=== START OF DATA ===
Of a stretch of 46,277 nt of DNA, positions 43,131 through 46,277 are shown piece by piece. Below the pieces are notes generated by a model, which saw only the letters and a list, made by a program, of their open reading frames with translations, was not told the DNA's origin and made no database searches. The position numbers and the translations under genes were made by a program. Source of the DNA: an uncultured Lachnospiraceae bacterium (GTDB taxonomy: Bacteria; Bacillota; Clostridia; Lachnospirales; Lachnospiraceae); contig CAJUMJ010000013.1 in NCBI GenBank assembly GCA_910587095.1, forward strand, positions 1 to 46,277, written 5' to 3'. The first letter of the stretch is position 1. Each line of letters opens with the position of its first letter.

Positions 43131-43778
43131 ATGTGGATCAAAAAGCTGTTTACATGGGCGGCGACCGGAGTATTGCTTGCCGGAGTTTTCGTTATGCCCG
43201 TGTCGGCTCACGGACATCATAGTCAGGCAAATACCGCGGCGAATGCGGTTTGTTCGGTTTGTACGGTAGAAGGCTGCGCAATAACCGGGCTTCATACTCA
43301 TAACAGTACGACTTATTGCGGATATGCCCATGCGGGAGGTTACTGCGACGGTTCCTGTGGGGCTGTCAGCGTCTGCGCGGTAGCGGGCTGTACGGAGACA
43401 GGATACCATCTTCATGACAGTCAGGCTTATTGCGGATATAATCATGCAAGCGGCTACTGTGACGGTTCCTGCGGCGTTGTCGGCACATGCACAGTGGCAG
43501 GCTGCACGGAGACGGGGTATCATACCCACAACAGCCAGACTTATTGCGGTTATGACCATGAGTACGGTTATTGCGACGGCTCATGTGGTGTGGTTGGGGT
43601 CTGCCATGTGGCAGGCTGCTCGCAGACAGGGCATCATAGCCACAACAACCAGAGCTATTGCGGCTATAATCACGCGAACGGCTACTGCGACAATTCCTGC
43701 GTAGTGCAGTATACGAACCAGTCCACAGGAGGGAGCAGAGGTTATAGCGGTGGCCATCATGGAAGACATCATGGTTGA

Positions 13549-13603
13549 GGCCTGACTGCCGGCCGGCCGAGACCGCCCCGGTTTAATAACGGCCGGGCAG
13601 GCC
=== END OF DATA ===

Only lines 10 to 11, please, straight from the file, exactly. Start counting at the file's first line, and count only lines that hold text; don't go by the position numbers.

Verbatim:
Positions 13549-13603
13549 GGCCTGACTGCCGGCCGGCCGAGACCGCCCCGGTTTAATAACGGCCGGGCAG